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Research Guides

Citation Basics

When to Cite

If you quote an author, even if you are only borrowing a single key word, you must tell your reader where you found the information. Using an author’s words exactly as they appear on the page, then, is a direct quotation that always requires a citation.

You also must cite a source

  • if you restate an idea, thesis, or opinion given by an author,
  • if you restate an expert's theory or opinion,
  • if you use facts that are not common knowledge, or
  • if you need to provide an informational or explanatory note.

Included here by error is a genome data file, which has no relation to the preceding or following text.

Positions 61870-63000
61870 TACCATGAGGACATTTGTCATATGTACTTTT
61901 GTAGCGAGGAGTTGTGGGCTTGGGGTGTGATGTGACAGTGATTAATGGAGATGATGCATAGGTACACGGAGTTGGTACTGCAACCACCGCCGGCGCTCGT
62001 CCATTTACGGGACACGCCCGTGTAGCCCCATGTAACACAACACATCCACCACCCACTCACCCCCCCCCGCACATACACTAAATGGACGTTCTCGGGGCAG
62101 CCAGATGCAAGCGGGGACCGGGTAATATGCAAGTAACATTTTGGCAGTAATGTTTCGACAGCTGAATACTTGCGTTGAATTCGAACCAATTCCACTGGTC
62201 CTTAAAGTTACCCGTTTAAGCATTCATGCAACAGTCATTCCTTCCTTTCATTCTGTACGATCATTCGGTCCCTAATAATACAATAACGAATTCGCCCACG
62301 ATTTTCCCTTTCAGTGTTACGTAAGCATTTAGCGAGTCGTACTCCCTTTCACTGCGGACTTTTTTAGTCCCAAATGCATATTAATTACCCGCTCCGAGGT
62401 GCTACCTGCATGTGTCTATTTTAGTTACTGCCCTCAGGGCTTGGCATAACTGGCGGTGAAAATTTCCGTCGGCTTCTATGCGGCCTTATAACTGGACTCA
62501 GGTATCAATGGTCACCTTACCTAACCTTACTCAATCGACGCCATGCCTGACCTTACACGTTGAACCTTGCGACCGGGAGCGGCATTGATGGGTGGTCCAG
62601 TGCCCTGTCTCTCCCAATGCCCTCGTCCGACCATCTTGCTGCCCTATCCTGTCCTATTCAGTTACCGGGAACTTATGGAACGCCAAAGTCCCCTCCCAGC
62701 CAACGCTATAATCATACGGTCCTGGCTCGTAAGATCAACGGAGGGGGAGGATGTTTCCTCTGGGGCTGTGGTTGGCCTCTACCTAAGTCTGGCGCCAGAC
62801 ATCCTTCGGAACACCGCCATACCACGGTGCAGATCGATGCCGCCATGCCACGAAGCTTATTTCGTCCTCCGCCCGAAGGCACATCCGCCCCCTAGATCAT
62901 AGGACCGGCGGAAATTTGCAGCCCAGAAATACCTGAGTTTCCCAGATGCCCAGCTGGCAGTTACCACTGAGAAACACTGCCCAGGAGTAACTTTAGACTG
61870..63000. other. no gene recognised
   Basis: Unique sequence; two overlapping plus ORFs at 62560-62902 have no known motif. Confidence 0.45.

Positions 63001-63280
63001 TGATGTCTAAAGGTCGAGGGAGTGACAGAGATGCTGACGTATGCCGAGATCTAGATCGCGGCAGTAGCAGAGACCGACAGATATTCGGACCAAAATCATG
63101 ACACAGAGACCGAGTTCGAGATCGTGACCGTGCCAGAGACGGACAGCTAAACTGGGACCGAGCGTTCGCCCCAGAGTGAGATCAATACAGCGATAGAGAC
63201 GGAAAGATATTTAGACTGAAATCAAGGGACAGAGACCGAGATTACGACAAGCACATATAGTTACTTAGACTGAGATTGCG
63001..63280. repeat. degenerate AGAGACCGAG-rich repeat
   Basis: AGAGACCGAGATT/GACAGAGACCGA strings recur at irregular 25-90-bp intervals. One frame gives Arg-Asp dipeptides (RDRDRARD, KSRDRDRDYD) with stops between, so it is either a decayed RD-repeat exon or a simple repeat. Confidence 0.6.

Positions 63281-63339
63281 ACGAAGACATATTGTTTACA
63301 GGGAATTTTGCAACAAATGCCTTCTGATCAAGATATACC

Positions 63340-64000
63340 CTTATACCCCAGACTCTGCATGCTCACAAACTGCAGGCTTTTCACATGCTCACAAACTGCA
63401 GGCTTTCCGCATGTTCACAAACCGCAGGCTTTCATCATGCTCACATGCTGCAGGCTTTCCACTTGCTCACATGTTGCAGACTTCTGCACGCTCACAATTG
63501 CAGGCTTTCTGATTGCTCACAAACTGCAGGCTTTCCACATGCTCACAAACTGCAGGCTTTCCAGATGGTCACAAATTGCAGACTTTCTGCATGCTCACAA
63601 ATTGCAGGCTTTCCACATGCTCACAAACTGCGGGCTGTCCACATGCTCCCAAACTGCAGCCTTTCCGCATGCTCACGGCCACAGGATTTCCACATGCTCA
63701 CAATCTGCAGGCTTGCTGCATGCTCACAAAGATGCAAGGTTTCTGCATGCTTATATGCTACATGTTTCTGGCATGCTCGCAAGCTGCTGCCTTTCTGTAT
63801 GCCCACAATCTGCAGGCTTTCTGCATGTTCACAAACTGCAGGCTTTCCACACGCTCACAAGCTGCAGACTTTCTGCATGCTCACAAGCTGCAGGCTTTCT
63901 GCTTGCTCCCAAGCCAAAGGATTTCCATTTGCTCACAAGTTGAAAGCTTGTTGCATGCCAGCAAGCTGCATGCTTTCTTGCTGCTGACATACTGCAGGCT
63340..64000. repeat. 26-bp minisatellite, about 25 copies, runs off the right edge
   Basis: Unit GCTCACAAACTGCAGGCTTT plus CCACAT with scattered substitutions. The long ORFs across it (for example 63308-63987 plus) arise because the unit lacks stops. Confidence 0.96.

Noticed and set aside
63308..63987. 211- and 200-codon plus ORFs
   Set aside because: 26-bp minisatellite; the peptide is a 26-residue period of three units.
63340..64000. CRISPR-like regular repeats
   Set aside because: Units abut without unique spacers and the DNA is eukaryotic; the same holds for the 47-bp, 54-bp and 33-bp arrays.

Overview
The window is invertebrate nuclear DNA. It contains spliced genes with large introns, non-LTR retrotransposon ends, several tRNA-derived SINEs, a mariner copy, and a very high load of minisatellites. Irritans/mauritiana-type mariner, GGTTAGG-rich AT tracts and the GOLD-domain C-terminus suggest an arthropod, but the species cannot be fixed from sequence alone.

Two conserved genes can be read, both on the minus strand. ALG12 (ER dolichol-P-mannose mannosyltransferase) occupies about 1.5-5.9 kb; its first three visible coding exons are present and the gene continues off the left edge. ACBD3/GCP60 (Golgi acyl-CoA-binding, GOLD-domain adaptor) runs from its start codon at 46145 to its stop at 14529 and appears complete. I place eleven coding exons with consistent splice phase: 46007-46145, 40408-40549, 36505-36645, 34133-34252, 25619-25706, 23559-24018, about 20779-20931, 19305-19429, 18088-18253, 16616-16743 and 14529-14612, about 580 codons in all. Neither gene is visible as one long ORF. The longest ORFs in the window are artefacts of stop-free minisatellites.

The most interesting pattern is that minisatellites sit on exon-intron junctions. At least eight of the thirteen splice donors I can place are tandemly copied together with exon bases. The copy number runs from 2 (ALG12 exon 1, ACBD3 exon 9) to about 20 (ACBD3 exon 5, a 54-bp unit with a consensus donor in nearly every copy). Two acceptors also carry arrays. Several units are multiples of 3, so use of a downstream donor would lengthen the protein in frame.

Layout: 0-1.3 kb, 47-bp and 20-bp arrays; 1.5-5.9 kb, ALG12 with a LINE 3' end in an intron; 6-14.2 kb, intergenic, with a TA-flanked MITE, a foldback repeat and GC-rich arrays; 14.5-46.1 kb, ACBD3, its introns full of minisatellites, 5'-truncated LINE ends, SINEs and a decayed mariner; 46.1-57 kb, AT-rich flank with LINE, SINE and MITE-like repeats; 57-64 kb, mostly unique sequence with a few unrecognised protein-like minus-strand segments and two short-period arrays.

These restatements of an author’s words, thoughts, or ideas will take the form of either

  • a summary, or
  • a paraphrase (or indirect quotation).

When is it Okay Not to Cite?

Facts that are common knowledge do NOT have to be cited. For example:

The Republicans succeeded in winning the majority in both the House and Senate in the November elections.

AIDS is a disease that is managed but not cured.

Statistics and information that can easily be found in several sources and are not likely to vary from source to source do not have to be cited. For example, the population of the United States is 281 million.

Dictionary definitions that are common knowledge and vary little from source to source do not have to be cited.